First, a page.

'We can't do away with English just yet'

'We can't do away with English just yet'

By Daniel Itai, Harare, Zimbabwe

Some of the country’s teachers unions have expressed pessimism over the idea of replacing English with native languages as the mode of learning.

This follows a series of calls that have been and are still being made by various Pan-Africanists across the continent for African countries to use their native languages as the mode of learning.

However, Dr. Takavafira Zhou, president of the Progressive Teachers Union of Zimbabwe, (PTUZ) said the idea is not feasible.

“Firstly, we have not clearly developed the indigenous languages and there is a credibility gap between our languages and production. We have simply become a supermarket for goods produced from outside and do not see how our indigenous languages can help in fostering sustainable development.

What we need first is to harness indigenous knowledge systems for local development, local industries and produce. The local languages can only assist in branding and marketing manufactured products and therefore balancing export and import.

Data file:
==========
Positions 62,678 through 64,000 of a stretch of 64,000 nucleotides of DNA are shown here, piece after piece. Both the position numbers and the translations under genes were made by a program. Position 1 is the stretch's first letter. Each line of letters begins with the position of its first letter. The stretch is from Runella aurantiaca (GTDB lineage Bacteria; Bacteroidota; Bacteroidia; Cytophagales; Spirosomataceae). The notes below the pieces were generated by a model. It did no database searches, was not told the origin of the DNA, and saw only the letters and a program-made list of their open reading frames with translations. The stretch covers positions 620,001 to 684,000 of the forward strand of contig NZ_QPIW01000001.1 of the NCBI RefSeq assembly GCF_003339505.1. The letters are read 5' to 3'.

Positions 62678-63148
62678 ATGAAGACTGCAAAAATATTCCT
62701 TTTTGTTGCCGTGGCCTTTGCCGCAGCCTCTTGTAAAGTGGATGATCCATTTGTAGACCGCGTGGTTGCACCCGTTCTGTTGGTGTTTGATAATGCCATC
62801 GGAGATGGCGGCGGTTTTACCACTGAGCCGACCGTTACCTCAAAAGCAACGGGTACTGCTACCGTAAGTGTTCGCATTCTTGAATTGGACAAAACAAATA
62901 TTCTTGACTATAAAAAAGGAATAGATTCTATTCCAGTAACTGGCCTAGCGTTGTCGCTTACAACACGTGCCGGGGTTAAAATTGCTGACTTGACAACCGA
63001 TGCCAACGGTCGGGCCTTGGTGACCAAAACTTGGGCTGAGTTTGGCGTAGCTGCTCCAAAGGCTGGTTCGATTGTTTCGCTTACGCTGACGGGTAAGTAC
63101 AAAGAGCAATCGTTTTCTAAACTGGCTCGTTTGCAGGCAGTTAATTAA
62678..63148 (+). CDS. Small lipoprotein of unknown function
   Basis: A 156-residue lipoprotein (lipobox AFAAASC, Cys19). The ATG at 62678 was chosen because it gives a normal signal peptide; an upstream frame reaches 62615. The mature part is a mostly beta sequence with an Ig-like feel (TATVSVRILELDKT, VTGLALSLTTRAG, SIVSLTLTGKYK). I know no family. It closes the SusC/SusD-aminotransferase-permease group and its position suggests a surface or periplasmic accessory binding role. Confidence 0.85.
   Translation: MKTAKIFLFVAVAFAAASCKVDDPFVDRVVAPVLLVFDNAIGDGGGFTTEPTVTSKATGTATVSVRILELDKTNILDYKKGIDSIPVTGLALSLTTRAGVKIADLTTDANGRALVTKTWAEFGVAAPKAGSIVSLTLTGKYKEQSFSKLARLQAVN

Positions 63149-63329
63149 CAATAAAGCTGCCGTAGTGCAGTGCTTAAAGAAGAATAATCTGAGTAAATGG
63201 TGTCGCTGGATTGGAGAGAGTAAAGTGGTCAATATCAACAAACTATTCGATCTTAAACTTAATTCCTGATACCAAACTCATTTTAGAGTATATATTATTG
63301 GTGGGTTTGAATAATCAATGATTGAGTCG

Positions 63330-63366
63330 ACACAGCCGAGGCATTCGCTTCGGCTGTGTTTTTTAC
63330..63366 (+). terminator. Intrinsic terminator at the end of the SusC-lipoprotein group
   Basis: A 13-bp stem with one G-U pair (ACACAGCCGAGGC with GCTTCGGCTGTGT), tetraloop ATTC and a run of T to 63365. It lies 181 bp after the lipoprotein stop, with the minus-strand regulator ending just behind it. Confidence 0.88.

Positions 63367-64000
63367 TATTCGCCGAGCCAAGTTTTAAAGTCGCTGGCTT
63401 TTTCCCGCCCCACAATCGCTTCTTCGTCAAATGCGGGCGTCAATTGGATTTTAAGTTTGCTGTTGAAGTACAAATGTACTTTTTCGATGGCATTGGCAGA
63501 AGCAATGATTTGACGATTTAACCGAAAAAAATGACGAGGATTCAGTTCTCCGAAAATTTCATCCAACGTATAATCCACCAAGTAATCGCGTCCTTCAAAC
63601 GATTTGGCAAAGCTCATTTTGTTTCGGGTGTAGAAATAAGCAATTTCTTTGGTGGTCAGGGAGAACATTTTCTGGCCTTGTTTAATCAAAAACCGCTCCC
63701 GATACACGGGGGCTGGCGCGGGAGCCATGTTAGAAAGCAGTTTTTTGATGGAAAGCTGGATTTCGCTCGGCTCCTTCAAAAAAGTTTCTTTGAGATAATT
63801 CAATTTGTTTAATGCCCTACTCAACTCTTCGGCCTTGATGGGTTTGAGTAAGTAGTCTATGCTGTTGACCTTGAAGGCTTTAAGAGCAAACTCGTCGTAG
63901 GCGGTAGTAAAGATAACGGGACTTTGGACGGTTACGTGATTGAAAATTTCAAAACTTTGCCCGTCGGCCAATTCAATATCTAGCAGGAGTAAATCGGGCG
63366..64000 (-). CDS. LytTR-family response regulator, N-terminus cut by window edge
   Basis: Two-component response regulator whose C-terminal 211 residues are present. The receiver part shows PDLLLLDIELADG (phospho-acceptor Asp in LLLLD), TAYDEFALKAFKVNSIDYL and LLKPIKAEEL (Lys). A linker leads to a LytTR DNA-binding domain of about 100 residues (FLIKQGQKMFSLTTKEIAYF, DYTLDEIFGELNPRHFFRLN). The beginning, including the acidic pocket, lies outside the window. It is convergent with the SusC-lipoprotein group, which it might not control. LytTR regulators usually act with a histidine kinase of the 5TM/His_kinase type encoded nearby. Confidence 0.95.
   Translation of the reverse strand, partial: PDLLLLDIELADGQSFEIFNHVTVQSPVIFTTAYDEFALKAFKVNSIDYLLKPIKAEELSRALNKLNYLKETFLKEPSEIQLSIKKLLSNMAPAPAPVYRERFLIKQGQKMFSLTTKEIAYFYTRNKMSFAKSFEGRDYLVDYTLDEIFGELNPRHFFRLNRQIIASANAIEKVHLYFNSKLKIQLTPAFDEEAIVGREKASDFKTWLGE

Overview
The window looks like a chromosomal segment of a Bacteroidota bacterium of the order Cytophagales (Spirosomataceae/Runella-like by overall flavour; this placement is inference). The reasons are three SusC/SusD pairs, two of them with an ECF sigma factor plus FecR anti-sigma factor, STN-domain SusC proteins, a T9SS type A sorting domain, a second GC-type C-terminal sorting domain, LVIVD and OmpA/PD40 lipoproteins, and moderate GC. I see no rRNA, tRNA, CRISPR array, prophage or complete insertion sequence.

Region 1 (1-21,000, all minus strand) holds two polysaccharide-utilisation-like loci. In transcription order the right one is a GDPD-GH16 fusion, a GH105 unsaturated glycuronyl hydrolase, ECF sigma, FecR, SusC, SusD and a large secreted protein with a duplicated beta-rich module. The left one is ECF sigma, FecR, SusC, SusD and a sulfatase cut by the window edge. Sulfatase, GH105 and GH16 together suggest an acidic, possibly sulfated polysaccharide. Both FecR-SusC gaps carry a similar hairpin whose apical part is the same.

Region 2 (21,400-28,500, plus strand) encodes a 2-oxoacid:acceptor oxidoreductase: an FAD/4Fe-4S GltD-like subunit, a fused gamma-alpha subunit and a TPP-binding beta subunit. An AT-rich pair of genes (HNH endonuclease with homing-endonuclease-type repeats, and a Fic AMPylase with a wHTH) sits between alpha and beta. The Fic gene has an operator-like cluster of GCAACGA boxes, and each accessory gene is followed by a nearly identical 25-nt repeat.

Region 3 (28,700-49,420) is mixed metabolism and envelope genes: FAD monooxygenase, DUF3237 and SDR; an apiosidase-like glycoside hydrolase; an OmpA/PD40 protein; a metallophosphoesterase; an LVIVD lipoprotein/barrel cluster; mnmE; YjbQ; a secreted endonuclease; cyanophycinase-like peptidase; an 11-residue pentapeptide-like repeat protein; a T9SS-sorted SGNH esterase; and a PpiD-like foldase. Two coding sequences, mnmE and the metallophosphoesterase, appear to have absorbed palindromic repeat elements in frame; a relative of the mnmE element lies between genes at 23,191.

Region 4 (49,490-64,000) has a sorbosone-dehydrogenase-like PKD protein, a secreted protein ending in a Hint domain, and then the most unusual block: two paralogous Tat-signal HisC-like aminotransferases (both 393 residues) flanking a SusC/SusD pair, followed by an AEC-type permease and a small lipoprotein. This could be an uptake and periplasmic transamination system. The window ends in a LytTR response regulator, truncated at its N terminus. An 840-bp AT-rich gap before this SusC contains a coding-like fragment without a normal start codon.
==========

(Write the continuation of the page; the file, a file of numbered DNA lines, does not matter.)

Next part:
Moreover, the damage done by colonialism cannot be washed away but rather we should take the positive aspects from it and blend them with indigenous knowledge systems for development. The ability to use English by many Africans is an important mode of interaction with other nations and must only be corroborated by indigenous knowledge systems rather than being replaced by indigenous languages,” said Dr. Zhou.

Amalgamated Rural Teachers Union of Zimbabwe (ARTUZ)’s national spokesperson, Nation Mudzitirwa, also concurred with the PTUZ leader.

“Consider the huge financial pouring needed to review the curriculum to align and realign it with the existing curriculum. A lot of resistance is unavoidable since it has a tectonic impact politically, socially, and industrially.

However, it is important to promote native languages or indigenous languages but it needs to be done in a well researched manner. Moreso, native languages are most suitable in buttressing certain skills theoretically and practically,” said the spokesperson of ARTUZ.


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